This position, however, is simply incorrect if taken to be (as it is intended to be) an in-principle argument. While it is of course true in specific cases that a particular prior probability is too low to be overcome by a particular set of evidence, there is no such thing as a "slippery" prior. In principle, any finite low prior probability can be overcome by sufficiently strong non-deductive evidence. One might argue that in fact all of the evidence we have for some particular miracle, such as Jesus' resurrection, is too weak to overcome the prior probability of theism without natural theology arguments, but this claim (which I think is probably false) would not be an in-principle argument in any event.

Another approach to all of this is that of my esteemed blog colleague Ed Feser, when he implies in this excellent post that, since natural theology arguments are so strong, they naturally precede arguments for specific miracles. After all, if you can metaphysically prove TT, why would you start out first with a merely probabilistic argument for a miracle? And once you have given such a metaphysical proof, why would you bother saying that the argument for a miracle was an argument for the existence of God, which had already been proved?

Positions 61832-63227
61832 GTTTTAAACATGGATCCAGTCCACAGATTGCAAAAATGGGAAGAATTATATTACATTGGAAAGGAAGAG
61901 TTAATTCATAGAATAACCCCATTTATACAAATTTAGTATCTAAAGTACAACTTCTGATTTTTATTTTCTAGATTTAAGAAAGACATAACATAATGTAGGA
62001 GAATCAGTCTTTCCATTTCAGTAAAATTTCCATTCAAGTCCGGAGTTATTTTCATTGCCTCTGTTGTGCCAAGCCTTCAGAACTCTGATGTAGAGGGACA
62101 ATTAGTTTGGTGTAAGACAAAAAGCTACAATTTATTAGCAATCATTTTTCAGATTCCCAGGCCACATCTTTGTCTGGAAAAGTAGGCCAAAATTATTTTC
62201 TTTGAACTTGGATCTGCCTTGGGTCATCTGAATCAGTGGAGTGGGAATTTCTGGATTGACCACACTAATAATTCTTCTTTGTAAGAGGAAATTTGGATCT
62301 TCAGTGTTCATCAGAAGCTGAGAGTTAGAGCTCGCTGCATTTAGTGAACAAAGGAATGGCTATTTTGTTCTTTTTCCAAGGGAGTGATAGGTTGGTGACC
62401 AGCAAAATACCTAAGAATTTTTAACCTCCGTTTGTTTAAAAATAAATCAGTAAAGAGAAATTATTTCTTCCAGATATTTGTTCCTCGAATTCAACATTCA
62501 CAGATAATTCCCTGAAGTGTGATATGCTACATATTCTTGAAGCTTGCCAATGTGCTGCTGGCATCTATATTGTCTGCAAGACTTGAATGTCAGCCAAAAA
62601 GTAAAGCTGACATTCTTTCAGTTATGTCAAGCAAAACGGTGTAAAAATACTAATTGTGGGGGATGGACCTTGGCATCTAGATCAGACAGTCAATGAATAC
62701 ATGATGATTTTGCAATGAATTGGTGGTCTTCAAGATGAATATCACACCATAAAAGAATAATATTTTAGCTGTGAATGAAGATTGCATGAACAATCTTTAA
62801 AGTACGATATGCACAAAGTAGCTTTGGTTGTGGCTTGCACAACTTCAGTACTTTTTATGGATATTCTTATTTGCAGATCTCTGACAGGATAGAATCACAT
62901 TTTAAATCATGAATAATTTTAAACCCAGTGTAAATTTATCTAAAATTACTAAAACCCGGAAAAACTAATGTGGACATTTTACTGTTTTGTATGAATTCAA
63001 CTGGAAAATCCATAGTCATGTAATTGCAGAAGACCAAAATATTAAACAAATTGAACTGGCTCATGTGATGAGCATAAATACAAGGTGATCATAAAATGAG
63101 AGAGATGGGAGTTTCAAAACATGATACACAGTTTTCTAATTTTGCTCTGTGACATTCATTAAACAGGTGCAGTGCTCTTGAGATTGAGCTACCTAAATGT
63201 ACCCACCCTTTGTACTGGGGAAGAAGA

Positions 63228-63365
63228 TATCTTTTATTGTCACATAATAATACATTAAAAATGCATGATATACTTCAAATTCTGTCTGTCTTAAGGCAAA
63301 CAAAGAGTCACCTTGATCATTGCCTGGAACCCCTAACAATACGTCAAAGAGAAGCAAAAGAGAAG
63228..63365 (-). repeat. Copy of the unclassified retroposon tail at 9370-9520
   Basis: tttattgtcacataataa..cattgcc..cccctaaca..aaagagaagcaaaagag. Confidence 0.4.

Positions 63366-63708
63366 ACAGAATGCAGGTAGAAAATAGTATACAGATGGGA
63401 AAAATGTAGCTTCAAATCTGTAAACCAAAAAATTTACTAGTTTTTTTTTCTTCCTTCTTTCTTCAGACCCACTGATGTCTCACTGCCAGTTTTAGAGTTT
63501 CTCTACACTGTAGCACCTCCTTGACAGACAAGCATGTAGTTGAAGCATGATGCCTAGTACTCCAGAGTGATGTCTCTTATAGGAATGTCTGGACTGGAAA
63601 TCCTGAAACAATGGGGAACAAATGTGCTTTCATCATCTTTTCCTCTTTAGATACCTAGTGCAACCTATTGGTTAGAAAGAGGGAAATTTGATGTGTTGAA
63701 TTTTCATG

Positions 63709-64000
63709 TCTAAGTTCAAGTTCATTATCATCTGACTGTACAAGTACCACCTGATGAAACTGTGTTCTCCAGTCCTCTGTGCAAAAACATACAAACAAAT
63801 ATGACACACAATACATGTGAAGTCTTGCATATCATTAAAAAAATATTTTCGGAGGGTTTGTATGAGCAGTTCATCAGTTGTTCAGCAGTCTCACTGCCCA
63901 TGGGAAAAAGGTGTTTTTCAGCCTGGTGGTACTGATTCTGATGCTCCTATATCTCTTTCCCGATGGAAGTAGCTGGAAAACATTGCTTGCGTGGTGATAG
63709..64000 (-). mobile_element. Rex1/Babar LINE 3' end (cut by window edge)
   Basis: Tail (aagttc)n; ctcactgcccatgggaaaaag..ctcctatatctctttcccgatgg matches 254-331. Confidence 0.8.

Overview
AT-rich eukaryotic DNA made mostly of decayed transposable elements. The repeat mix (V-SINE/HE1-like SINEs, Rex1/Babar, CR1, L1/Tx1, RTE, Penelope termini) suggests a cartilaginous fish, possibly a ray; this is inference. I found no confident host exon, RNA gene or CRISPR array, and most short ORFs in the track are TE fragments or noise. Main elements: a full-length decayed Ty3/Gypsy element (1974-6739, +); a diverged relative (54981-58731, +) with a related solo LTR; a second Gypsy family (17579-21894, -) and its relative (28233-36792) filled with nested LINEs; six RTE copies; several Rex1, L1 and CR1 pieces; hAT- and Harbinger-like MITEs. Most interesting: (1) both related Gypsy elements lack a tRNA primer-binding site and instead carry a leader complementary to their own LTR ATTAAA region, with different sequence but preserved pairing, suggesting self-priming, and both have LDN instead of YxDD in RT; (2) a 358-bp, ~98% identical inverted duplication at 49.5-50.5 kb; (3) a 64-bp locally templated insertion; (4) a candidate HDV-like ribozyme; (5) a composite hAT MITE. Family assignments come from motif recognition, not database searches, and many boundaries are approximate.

Ed reiterates this position briefly in a comment apropos of the investigation of Catholic miracles:

Re: Lourdes, yes, but that's because God's existence is already assumed on independent grounds. It's not an argument for God's existence. The claim isn't "This sure looks like a miracle; so, probably God exists." It's rather "We already know God exists; and given that plus the specific evidence at hand, this looks like it is probably a case where He has caused a miracle." In general, A-T writers tend to approach the question of miracles only after establishing God's existence (e.g. as part of an apologetic for Christianity specifically) rather than using miracles as themselves an argument for God's existence.